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44 Years

Posted 05/29/2009 by Vince Crespin

As Gordon Heaton retires after 44 years of teaching, he will do so with the respect of all those who have known him.

photo by Kevin Fleming

Gordon Heaton speaks at a recent surprise photo by Kevin Fleming

When the clock strikes 2:45 on May 29th, it will be the end of the year for many high school students, but in the case of Gordon Heaton it will be the end of an era; the culmination of a well respected and decorated teaching career.

Heaton, a teacher at TJ for the past 14 years, has mixed feelings about his journey coming to an end. “On one hand I am looking forward to spending a lot of time with my family; that is something that always has been and always will be dear to me. On the other hand, I love instructing kids; but I feel very comfortable with my decision,” said Heaton.  In those 14 years at TJ Heaton has taught many courses in the social studies department. “When I was a senior in high school, I had a talented, yet fun teacher who taught history. Same thing happened when I went to college; I had two professors who taught the courses with great enthusiasm, and I think that’s when I got my fervor for history. About half way through college I decided teaching was something I wanted to do. I hope I made the right decision,” commented Heaton, a smile from ear to ear.

In 1943 Heaton was born into humble surroundings in the state of Illinois to a farming family. As a kid he learned the values of hard work, getting up each day at five o’clock in the morning to help with the tending of their fields. Once graduated from high school in 1961, Heaton chose to attend Illinois College, in Jacksonville Illinois to play baseball and further his education. While in college he discovered his interest in history and began considering teaching as a possibility.  After graduating college he began teaching middle school English at Horace Mann in Denver. In the next seven years Heaton saw his family expand with the addition of his first three children, daughters Angela and Melissa, and son Rob. Over the next 30 years Heaton became an active leader in multiple teacher unions and was elected president of both the Denver Classroom Teachers Association and the Colorado Education Association. Now, in 2009 after his first semester, Heaton made it public knowledge that he will be retiring at year’s end.  True to his classic work ethic, he will end his career with 320 days of unused sick leave and the utmost respect for his career from everyone who has met him.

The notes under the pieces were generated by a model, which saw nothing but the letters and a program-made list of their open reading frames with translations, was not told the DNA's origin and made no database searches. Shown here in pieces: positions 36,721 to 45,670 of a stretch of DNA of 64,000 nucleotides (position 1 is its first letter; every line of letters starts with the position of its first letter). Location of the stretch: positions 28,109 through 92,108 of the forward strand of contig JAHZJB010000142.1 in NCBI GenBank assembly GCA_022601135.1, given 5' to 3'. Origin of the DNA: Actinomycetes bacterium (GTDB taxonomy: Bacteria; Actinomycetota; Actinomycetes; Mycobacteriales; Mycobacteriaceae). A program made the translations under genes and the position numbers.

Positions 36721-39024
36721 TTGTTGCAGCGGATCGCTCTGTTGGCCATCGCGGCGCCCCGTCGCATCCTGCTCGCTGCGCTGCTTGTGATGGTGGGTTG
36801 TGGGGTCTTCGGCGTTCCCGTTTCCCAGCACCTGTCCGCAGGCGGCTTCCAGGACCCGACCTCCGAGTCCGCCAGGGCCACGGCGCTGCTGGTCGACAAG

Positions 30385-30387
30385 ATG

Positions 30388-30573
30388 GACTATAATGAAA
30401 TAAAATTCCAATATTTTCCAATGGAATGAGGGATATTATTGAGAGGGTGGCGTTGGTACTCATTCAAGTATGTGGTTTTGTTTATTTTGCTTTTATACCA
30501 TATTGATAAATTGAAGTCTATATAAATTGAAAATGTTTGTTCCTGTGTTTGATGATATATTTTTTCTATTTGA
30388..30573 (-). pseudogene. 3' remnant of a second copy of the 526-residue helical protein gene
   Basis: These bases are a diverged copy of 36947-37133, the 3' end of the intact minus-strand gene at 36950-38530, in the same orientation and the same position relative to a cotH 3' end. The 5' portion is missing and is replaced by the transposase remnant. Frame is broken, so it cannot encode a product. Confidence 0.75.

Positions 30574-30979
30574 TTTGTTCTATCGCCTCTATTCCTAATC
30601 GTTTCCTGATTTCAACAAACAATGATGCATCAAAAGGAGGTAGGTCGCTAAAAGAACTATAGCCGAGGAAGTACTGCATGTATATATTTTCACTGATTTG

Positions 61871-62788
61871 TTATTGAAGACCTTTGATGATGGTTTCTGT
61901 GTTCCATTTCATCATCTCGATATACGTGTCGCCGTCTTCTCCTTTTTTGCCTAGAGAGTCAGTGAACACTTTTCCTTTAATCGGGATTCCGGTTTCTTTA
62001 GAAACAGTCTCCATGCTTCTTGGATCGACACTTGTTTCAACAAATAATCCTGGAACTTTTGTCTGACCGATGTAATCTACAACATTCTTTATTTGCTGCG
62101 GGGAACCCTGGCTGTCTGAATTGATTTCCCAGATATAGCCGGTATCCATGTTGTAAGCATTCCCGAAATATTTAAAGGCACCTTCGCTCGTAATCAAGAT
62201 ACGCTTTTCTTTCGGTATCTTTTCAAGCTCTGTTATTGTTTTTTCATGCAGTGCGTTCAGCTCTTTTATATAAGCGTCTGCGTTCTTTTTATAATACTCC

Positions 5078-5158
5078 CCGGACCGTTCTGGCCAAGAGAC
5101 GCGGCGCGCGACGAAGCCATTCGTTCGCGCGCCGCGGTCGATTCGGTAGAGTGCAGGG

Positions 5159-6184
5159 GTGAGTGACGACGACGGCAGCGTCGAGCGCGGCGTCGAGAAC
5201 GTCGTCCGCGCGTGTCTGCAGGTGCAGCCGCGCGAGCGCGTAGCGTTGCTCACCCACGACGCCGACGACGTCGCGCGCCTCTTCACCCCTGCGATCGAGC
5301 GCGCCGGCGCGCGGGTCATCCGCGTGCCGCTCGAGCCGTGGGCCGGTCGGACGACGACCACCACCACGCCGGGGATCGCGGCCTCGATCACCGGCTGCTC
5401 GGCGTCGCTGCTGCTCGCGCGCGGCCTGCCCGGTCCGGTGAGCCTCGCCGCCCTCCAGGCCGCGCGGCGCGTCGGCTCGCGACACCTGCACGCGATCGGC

The list of what Heaton is hoping to do with his soon-to-be increasing spare time has already begun to fill pages rapidly in his monthly planner. “I am a huge baseball fan, so I will definitely take in some Rockies games. I am also a Golf hobbyist; I enjoy playing, but Tiger doesn’t have to worry about me coming out of retirement to challenge him or anything, I just do it for fun. One thing I used to do a lot, and I sorely miss, is running. I used to run in my spare time to keep in shape, but that is something that has eluded me in the past few years. I have no reason for not doing it, and it’s something I definitely will be interested in doing in the near future. But definitely the biggest thing is spending time with family. I have six kids, one of whom is going to Jacksonville University to play soccer, and the twins who will be freshmen in high school next year, so seeing them compete in their athletics will be a priority. I have plenty of grand kids who will now get to see Grandpa Gordon a lot more, but I will also likely travel back to my home state of Illinois to see my mother and brother as well,” said Heaton.